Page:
Battle of Ole Miss Civil Rights V. States' Rights
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Description: James Meredith broke the color barrier in 1962 as the first African American student at Ole Miss. The violent riot that followed would be one of the most deadly clashes of the civil rights era, seriously wounding scores of U.S. Marshals and killing two civilians, forcing the federal governmentto send thousands of soldiers to restore the peace. Frank Lambert, who was a student at Ole Miss at the time and witnessed many of these events, here provides an engaging narrative of the tumultuous period surrounding Meredith's arrival at the University of Mississippi. Lambert excels at conveyingthe students' perspective of the riot and its aftermath. He explores why James Meredith deemed it important enough to risk his life to enter Ole Miss and why many of the white students resisted Meredith's joining the school. Perhaps most important, Lambert captures the complex and confused reactionsof the students, most of whom had never given race a second thought and many were not against Meredith attending Ole Miss.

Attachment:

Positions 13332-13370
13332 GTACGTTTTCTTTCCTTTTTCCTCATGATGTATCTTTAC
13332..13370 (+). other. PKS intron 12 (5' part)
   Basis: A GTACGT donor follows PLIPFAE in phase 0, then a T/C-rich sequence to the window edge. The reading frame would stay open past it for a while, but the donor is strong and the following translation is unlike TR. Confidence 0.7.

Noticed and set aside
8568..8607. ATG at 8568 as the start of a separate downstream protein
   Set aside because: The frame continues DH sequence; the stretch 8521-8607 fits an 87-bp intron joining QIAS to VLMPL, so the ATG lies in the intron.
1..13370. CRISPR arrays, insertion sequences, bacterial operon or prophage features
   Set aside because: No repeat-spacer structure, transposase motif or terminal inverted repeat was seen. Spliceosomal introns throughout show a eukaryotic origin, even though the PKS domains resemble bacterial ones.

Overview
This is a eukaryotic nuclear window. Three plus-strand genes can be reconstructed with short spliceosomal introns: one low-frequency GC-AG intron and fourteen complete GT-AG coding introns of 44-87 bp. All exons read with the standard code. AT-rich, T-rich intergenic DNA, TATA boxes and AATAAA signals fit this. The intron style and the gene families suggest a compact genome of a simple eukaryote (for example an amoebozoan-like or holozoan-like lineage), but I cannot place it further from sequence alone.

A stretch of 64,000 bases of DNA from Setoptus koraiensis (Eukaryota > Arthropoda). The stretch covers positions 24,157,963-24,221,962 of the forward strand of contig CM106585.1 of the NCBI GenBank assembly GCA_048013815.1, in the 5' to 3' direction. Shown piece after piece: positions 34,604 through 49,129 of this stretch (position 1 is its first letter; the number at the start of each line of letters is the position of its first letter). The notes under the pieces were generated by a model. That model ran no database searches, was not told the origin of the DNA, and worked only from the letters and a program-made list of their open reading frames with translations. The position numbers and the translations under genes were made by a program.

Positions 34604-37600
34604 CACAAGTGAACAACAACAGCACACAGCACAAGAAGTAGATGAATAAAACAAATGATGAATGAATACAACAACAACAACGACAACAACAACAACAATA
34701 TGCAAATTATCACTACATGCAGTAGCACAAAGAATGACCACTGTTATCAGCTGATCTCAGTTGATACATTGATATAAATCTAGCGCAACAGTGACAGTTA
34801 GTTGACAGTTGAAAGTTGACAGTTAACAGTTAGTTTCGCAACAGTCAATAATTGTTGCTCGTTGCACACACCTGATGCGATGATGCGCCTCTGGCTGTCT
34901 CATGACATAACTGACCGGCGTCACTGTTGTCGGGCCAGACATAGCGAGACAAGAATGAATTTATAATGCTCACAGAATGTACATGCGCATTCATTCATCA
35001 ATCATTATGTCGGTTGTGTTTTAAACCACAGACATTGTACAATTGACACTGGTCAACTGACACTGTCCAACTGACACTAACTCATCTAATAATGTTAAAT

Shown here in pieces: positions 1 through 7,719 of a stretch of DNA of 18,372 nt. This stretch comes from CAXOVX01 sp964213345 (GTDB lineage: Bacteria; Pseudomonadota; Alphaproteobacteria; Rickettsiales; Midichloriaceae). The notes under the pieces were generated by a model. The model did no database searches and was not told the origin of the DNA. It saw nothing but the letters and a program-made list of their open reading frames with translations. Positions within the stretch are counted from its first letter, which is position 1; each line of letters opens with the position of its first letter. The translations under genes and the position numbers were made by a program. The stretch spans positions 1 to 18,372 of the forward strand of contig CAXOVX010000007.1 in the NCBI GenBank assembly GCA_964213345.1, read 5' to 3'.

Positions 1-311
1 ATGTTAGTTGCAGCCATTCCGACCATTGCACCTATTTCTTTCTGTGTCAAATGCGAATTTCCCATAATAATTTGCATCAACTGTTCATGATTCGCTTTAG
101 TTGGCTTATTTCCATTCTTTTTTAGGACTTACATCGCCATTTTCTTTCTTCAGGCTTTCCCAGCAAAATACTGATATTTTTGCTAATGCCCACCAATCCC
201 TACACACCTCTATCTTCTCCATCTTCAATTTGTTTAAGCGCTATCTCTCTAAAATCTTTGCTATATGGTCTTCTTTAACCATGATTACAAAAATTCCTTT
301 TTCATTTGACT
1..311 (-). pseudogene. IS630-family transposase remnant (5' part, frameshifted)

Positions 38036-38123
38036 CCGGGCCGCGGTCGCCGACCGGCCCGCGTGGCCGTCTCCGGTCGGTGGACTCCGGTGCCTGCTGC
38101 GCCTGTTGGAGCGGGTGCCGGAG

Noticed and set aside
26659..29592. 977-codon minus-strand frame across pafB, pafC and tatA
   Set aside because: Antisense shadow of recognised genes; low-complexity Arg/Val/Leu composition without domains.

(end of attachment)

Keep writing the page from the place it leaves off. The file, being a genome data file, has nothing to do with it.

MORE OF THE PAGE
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All the information you need in one place! Each Study Brief is a summary of one specific subject; facts, figures, and explanations to help you learn faster.
Copyright year: 2009
Publisher: Oxford University Press, Incorporated
Size: 5.00" wide x 8.00" long x 0.50" tall
|The Mississippi Way|
|Growing Up Black in Mississippi|
|Growing Up White in Mississippi|
|Black GIs Challenge ï¿½The Mississippi Wayï¿½|
|Whites Mobilize Against the ï¿½Second Reconstructionï¿½|
|Confrontation at Ole Miss|
|James Meredith Puts Ole Miss on Trial|
|The Battle of Ole Miss|
|Mission Accomplished: Ole Miss Integrated?|
|Intended and Unintended Consequences|